You should now be looking at a screen that is similar to the one shown in Figure 3.1. You might also already have the Onscreen Musical Keyboard window labeled Grand Piano open; if not, select Window, Keyboard (or just press Command+K).
Figure 3.1 This is GarageBand's default New Song screen. But wait, there's more! GarageBand also includes the free Grand Piano bonus track.
Now you should definitely have the Onscreen Musical Keyboard floating in front of the main GarageBand window. The keyboard will look very much like what you see in Figure 3.2.
Figure 3.2 It's the Onscreen Musical Keyboard, with real musical keyboard action!
Click the Onscreen Musical Keyboard key labeled C4. You should see the key turn blue and hear the glorious tone of the GarageBand Grand Piano sounding the note middle C.
Now click several times on the C4 key, starting at the bottom of the key and working upward toward the top of the key. Notice how the sound is softer toward the top and louder toward the bottom. This is Apple's clever solution to being able to play dynamically using the Onscreen Musical Keyboard.
Click the green window button in the upper-left corner of the Onscreen Musical Keyboard. Holy ebony and ivory, Batman! It's the world's longest keyboard! Click the green button again and your keyboard returns to normal size. You can also drag the lower-right corner of the window to expand the keyboard horizontally.
Go ahead and try clicking to play the keys. Fun, huh? Notice that you can click the little arrows on the left and right of the Onscreen Musical Keyboard. These arrows move the keyboard range up or down an octave. Wow! Even more fun, click and drag across the keys and you can be a virtual Jerry Lee Lewis!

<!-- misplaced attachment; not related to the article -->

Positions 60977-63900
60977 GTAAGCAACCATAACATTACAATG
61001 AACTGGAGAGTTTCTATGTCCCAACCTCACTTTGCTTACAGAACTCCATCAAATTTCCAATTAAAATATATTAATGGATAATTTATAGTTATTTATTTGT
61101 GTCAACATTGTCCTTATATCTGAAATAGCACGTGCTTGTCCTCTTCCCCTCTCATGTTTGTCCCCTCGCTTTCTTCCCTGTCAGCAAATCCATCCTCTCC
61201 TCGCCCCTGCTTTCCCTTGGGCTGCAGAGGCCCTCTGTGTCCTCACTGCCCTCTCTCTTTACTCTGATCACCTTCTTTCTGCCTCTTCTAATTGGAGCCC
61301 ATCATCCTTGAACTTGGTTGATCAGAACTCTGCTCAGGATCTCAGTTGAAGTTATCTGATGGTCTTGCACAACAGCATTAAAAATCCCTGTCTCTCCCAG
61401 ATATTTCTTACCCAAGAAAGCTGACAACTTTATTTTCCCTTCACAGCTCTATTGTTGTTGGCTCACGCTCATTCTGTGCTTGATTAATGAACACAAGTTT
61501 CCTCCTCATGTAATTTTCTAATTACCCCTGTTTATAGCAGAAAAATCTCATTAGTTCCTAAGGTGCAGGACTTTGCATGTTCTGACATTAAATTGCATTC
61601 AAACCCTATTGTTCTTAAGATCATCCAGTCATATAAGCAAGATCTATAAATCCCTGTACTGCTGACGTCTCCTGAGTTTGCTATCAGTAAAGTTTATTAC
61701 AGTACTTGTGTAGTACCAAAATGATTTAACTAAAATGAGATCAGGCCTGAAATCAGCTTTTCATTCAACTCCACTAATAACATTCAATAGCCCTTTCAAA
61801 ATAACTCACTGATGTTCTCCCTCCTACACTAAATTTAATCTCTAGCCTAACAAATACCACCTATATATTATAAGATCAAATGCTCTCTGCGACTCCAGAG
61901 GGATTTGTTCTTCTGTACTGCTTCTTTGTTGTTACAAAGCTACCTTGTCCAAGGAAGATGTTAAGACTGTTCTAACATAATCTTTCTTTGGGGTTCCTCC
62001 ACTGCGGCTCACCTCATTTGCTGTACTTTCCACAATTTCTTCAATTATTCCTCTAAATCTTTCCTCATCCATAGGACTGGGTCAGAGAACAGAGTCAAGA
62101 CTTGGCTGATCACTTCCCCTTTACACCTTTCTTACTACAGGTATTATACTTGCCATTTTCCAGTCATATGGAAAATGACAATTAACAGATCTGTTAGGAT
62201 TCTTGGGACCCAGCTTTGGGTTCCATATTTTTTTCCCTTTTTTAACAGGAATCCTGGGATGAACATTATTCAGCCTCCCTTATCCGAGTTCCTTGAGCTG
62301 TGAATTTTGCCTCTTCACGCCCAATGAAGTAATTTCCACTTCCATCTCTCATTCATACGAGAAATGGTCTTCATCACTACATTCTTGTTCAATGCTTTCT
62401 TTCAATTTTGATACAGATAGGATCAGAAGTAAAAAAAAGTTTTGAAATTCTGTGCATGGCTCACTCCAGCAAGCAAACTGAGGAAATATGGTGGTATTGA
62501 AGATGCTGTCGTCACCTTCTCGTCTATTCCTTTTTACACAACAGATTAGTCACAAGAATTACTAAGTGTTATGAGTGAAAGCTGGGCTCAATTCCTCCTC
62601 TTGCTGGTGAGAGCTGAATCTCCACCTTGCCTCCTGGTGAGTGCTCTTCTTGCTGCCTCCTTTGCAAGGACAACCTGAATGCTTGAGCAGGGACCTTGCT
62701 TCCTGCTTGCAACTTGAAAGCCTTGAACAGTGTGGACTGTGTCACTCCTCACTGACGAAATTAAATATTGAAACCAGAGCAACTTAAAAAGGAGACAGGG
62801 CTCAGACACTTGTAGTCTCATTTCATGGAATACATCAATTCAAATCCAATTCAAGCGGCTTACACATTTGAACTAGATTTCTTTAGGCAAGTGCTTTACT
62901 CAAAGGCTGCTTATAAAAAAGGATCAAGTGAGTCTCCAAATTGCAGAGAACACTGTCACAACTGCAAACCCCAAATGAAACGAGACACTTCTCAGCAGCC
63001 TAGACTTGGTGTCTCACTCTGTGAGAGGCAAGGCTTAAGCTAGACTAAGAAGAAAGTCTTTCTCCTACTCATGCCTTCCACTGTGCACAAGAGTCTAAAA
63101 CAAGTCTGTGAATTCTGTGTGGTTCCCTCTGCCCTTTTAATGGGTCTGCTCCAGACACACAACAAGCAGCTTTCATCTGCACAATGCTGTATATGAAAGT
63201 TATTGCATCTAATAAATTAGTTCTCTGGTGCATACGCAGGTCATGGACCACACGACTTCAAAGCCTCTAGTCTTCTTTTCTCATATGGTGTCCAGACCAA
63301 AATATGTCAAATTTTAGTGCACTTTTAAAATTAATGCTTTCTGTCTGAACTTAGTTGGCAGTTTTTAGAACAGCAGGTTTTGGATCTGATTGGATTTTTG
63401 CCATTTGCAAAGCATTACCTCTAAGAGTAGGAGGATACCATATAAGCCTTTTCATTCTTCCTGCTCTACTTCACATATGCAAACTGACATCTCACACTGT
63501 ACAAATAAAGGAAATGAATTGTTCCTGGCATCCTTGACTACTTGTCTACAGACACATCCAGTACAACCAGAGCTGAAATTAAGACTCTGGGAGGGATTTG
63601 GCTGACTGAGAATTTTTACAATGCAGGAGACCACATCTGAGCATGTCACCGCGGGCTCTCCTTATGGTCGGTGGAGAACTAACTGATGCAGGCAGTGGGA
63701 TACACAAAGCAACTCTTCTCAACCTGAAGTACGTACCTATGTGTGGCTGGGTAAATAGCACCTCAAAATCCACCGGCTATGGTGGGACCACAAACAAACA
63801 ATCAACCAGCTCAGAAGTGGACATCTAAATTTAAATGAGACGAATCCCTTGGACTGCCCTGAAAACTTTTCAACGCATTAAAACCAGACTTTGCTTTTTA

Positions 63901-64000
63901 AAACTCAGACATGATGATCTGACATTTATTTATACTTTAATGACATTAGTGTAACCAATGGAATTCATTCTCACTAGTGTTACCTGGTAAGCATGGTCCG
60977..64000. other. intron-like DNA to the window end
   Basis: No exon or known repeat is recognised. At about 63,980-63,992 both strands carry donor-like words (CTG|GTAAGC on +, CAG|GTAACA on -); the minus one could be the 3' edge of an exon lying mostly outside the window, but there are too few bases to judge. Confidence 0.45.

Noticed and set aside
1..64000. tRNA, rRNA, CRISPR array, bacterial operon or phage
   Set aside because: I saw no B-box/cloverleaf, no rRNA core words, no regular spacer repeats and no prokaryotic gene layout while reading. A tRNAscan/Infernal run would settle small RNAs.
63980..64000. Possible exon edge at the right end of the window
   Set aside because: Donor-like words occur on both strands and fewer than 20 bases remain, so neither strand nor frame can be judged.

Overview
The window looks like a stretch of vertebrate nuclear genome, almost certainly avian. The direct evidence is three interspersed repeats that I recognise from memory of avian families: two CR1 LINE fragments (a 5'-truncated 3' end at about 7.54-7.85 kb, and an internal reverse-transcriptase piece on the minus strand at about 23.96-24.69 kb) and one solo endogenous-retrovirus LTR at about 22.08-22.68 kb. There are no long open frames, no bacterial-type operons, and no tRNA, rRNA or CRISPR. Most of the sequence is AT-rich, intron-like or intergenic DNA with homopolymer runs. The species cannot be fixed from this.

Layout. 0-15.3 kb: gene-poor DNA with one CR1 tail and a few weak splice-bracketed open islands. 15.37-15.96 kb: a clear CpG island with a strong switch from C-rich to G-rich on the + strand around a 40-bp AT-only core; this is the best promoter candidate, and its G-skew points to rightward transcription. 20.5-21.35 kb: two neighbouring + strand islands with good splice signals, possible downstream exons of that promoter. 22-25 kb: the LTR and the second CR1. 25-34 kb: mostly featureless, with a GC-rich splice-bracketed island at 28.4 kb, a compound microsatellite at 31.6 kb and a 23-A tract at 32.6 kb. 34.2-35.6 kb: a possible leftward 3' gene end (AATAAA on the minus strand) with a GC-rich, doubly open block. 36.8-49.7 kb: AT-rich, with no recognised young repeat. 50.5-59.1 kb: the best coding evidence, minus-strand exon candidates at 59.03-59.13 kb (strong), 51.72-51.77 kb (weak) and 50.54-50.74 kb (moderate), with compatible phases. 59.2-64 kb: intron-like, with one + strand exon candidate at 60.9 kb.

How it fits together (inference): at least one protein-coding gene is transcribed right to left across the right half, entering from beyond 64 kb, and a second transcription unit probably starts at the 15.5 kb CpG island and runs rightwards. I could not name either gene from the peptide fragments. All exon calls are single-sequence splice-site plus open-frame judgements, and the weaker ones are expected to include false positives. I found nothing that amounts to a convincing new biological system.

Playing a 1'' tall piano has its appeal, but let's turn it up a notch. Select Track, Show Track Info (or press Command-I) . In the Track Info window select Guitars and then Big Electric Lead. Close the Track Info window. Notice that, in the Tracks column of the main GarageBand window, the Grand Piano has turned into Big Electric Lead. Also notice that your Onscreen Musical Keyboard is now labeled Big Electric Lead. Go ahead and jam a littleor a lot.
Okay, enough! Select Track, Show Track Info again. In the Track Info window, select Drum Kits and then Dance Kit. Close the Track Info window. Notice that, in the Tracks column of the main GarageBand window, the Big Electric Lead has turned into Dance Kit (see Figure 3.3). Also notice that your Onscreen Musical Keyboard is now labeled Dance Kit.
You can also bring up the Track Info window for a selected track by double-clicking the Instrument name or icon in the Tracks column or by clicking the second button from the left with the lowercase i in it, on the GarageBand control bar.
Click the Onscreen Musical Keyboard key labeled C1. If you can't see the key labeled C1, shift the keyboard an octave down using the arrow button on the left side of the Onscreen Musical Keyboard. When you click C1, you should hear a kick drum; if you move up one white key to D1, it should sound like a snare drum.
Explore where various drums are on the keyboard. This is known as the drum key map. Refer to Appendix H, "General MIDI Drum Key Map," for a drum key map diagram.
Figure 3.3 The Onscreen Musical Keyboard has magically changed its name and sound from a grand piano to a lead guitar to a dance drum kit.
Select GarageBand, Quit GarageBand (or press Command-Q), and then click Don't Save.
Next we'll talk about using an external MIDI music keyboard. If you don't have a MIDI keyboard yet, you can still use the Onscreen Musical Keyboard in the rest of this chapter's exercises, but using a full-size keyboard sure will be easier.
Using a full-size musical keyboard is vastly superior to using GarageBand's Onscreen Musical Keyboard to play and record music in GarageBand. But it's nice to know that the onscreen keyboard is there if you need it.
General MIDI is a standard protocol established by the MIDI Manufacturers Association for MIDI drum key placement and MIDI instrument program numbers.